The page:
Tag Archives: landfill

Cats, bins, snot and plastic

Late this spring I started properly monitoring how much my household sends to landfill, and what we send. I turned out that we were putting out a small bin bag per month – which for a household of three didn’t seem too bad. Our landfill waste was, for the greater part, un-recyclable plastic, so the bin bags were light and loosely packed and could have been compacted to take up little space. Sometimes we’d have to throw out a truly broken and useless item, but there weren’t many of those in any given month.

Then we took in a cat. Our bin use increased dramatically. As we live in a flat, cats have to be up for being indoors cats, and they have to use litter trays. This creates waste. However, what creates far more waste, is the non-recyclable sachets most cat food comes in. We can’t do tins because we haven’t got a fridge, and an open tin of cat food in a cool box in summer conditions is not going to work. One elderly cat with a small appetite does not get through a tin quickly. For a few months we were throwing away far more and far more often.

Eventually we found a food that the cat really likes and that creates less waste. Dry cat food of course comes in cardboard boxes. You can also get a sort of chewy and dry cat food in bags. It doesn’t go off in the way that fresh meat will, and doesn’t attract flies. We’d had an arrangement with our local crows about leftovers, but on the whole it’s better not to have an issue. One big bag creates far less waste than lots of little sachets.

With the cat food containers under control, and the contents of the litter tray leaving in the un-re-cycle-able bags some food stuffs come in, we’re fairly organised again.

I noticed during the same time frame that if the household all has colds, we create a lot more waste – entirely in the form of snotty tissues. I’m a bit more relaxed about those going to landfill as I think there’s less issue with those than plastic. I also note that at times when I’ve had an open fire or woodstove, tissues full of snotty disease have mostly been burned. I have no idea which outcome is the most problematic. And yes, I have tried fabric hankies, but they really do need boil washing and we really can produce a lot of snot…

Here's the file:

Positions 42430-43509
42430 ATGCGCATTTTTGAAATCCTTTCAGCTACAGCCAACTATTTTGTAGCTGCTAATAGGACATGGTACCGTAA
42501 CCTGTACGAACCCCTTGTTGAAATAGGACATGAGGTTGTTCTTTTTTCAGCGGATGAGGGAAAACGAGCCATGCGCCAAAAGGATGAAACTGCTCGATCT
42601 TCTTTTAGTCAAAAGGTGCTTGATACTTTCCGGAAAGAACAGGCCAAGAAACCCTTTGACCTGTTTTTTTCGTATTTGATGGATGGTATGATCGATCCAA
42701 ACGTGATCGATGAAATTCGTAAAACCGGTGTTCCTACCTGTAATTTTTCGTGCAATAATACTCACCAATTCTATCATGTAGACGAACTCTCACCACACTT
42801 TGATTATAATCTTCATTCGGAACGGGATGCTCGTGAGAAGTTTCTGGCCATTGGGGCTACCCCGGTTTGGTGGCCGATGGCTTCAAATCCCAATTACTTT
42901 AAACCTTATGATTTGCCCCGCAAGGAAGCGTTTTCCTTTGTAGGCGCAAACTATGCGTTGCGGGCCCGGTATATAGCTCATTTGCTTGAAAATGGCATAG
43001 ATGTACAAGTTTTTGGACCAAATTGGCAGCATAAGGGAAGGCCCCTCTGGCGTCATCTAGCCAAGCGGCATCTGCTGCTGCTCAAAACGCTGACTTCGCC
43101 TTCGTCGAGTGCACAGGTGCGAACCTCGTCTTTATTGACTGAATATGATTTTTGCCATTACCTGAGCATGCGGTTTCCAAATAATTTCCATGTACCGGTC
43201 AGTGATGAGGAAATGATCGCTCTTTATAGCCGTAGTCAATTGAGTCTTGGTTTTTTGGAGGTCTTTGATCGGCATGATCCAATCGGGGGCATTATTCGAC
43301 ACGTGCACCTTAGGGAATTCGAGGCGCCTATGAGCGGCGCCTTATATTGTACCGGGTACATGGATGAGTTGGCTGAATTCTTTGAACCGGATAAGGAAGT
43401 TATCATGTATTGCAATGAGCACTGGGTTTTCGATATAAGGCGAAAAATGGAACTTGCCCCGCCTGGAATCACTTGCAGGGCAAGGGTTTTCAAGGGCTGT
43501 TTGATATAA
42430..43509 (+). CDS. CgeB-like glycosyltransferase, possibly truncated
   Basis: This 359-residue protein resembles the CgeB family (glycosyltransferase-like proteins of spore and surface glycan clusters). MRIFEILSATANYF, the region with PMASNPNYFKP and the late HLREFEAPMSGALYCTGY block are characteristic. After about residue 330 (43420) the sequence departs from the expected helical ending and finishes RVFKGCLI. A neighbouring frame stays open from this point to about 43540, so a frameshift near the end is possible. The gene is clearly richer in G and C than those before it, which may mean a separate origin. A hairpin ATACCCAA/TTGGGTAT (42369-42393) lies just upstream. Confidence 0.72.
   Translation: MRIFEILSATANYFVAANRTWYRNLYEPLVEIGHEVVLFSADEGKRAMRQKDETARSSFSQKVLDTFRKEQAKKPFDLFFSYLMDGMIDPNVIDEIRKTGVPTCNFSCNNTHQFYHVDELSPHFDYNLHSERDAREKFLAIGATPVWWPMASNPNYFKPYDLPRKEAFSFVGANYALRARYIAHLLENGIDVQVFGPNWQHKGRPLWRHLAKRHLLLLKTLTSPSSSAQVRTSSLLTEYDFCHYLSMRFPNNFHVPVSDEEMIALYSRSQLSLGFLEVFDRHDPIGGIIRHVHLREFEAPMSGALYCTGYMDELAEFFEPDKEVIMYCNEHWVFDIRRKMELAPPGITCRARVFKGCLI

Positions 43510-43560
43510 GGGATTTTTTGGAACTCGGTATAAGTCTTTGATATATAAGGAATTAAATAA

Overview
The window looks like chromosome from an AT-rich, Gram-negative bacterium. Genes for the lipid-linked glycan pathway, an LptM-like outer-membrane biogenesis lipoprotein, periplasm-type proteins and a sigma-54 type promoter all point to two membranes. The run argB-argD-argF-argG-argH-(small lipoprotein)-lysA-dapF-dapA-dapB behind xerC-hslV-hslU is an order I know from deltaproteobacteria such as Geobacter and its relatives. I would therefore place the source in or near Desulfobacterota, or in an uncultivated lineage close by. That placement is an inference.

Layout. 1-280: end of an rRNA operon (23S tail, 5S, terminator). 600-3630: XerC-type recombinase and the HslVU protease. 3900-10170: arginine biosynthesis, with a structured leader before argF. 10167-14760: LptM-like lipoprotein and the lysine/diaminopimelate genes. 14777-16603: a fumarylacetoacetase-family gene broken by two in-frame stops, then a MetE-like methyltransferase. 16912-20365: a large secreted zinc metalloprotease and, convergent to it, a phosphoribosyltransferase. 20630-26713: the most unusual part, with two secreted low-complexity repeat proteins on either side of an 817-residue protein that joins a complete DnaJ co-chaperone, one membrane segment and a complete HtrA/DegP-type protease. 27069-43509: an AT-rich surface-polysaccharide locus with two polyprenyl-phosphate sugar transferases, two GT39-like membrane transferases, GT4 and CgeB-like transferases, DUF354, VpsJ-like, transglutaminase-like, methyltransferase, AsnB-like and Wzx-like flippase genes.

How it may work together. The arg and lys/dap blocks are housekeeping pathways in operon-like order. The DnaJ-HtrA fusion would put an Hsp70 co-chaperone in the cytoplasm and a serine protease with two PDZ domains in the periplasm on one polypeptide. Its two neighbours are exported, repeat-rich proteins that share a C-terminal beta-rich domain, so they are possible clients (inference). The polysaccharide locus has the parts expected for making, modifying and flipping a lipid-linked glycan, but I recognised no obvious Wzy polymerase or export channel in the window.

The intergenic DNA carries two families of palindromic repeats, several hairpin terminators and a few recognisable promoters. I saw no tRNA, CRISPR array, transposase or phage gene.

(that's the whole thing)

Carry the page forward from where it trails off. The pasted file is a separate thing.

Advertisements

Humbug season

I get round to blogging in this way every year. I am not a fan of Christmas. I have no issue with spiritual Christians celebrating the birth of Jesus – that’s their festival and they have every right to get on with it. What drives me nuts, is this other thing. This celebration of gluttony and excess in which we are supposed to spend money we don’t have on things we don’t need to give to people we don’t even necessarily like with a side order of a lot of wasted food and a frightening amount of rubbish destined for landfill.

Every year, I get more hostile to the whole process and my desire to get away from it grows.

I’ve made myself a promise therefore, that this is going to be the last year in which I do anything conventional around Christmas. The boy is ten, and able to cope with the idea, and I think also conscious of the same issues. He’s too environmentally aware not to be uneasy about the waste and excess, even while he does like getting presents. We’ve talked a lot about making good memories rather than owning more things.
What would happen if we took a tiny fraction of the money spent on things that will never be used, or played with, and did something else with it? What if that money went to people who have nothing, who are homeless, hungry, and suffering around the world? What would happen if ‘keep things out of landfill’ got hardwired into the Christmas message? Hard to imagine that one. Tis the season to generate a great deal of junk. What about all the animals who are still given as gifts, despite, surely, everyone knowing that this is not a clever time to get a puppy or a kitten?

I’ve sung a lot of Christmas carols down the years – I like community singing and it’s a great way to raise money for good causes. I notice all those messages about peace and goodwill. I don’t remember a single carol about getting drunk, eating too much, trying to be polite about unwanted gifts and throwing far too much in the bin on Boxing day. I remember Good King Wenceslas taking things to peasants, and I remember tidings of comfort and joy, and I keep thinking how far off the mark we are, so often.

If you want to do Christmas, please, please reclaim it as something warm and human and get away from this orgy of commerciality and irresponsibility.

In the meantime, I’m plotting what I’m going to do next year, when I’m not going to be living in the middle nowhere and my scope to be useful should be much improved. And I’m trying not to feel too horribly frustrated about what I’m not able to do this time around.